With roots set firmly in the 13th century, Beamish Hall Manor started life as a wedding gift to celebrate the union between two Norman families; Isabella de la Leigh & Guiscard de Charron, who in the mid 13th century were gifted with the land as a thank you for helping William the Conqueror successfully invade England. Built originally as a fortified farmhouse, the estate controlled all the nearby small villages, towns and hamlets, dispensing justice as the proverbial ‘Lords of the Manor.’
Five generations of the Charron & Monboucher families occupied Beamish Manor, as it was then called, with the direct line of the family dying out in 1400, at which point the estate passed through the hands of many northern aristocratic families. These included the Percy Family, the Earl of Northumberland, whose primary seat, Alnwick Castle is well within travelling distance of Beamish Hall and ideally placed for a day trip.
It is during the Percy’s time when Beamish Estate in its entirety was forfeited to the crown as a consequence of his part in the failed Rising of the North, 1569, and the hall then passed to the Wray family.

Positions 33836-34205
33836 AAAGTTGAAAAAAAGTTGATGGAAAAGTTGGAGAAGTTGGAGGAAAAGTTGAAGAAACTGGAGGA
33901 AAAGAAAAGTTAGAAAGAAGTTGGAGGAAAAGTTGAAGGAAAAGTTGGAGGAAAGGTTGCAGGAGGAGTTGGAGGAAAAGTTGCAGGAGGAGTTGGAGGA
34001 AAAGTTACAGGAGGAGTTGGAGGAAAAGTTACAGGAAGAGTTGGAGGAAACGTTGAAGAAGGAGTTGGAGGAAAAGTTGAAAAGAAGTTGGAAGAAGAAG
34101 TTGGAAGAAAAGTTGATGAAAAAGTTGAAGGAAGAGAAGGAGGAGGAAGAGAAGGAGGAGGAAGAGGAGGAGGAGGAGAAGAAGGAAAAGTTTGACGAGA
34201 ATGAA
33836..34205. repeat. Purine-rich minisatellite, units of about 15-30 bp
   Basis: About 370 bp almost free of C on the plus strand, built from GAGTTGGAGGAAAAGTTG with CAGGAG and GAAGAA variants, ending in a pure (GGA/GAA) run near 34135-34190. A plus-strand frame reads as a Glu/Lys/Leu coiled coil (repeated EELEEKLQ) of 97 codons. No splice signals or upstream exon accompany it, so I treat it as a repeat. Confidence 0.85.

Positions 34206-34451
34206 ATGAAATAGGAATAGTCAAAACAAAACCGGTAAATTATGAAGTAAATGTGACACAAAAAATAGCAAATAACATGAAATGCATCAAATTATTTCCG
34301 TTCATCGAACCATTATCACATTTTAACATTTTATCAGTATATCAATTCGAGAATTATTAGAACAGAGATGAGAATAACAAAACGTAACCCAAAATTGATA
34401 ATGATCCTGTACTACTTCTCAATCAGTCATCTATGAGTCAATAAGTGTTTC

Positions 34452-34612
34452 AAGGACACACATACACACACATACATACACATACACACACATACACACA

The Wray family greatly extended the hall according to the architectural fashions of the time in the early 17th century, and the hall changed hands again in 1693 to the then Lord Mayor of Newcastle, Timothy Davison, a wealthy merchant looking to obtain & create a family estate.
Additional building work took place in the early 18th century and the Davison family married into the Eden family who further down the line married in to the Shafto family, each family adding on various entertaining spaces to the hall, to create the hall we have today which offers architectural glimpses into the Edwardian, Victorian, Georgian and Elizabethan eras.
Post World War Two, and with the introduction of death duty, Beamish Hall was taken from the Shafto family in lieu of non-payment of death duties, as many large estates were at this time, and the remaining family members moved to Bavington Hall in Northumberland.
It is at this point where, after 700 years of history as a private home, the hall began a new and varied chapter as the headquarters of Durham Coal Board and used for school retreats & educational purposes before being obtained by a very new Beamish Museum.
After the museum moved to a new site (next door!), the hall passed into the hands of one hotelier before being purchased and transformed by the Craggs family who own and run the hotel as it stands today, returned to the ownership of one family.